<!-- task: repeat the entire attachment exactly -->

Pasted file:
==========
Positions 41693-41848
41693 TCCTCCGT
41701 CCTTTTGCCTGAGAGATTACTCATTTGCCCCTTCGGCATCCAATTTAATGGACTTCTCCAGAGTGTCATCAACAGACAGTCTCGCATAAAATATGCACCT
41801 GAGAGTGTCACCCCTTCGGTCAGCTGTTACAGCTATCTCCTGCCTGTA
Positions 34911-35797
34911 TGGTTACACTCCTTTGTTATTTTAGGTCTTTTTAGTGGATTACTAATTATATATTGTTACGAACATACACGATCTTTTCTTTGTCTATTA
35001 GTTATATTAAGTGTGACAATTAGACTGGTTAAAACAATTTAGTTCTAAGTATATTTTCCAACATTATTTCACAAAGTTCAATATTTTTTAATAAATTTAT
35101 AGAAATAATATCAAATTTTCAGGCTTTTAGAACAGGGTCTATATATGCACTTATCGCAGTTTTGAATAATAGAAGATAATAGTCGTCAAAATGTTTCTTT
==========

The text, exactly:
Positions 41693-41848
41693 TCCTCCGT
41701 CCTTTTGCCTGAGAGATTACTCATTTGCCCCTTCGGCATCCAATTTAATGGACTTCTCCAGAGTGTCATCAACAGACAGTCTCGCATAAAATATGCACCT
41801 GAGAGTGTCACCCCTTCGGTCAGCTGTTACAGCTATCTCCTGCCTGTA
Positions 34911-35797
34911 TGGTTACACTCCTTTGTTATTTTAGGTCTTTTTAGTGGATTACTAATTATATATTGTTACGAACATACACGATCTTTTCTTTGTCTATTA
35001 GTTATATTAAGTGTGACAATTAGACTGGTTAAAACAATTTAGTTCTAAGTATATTTTCCAACATTATTTCACAAAGTTCAATATTTTTTAATAAATTTAT
35101 AGAAATAATATCAAATTTTCAGGCTTTTAGAACAGGGTCTATATATGCACTTATCGCAGTTTTGAATAATAGAAGATAATAGTCGTCAAAATGTTTCTTT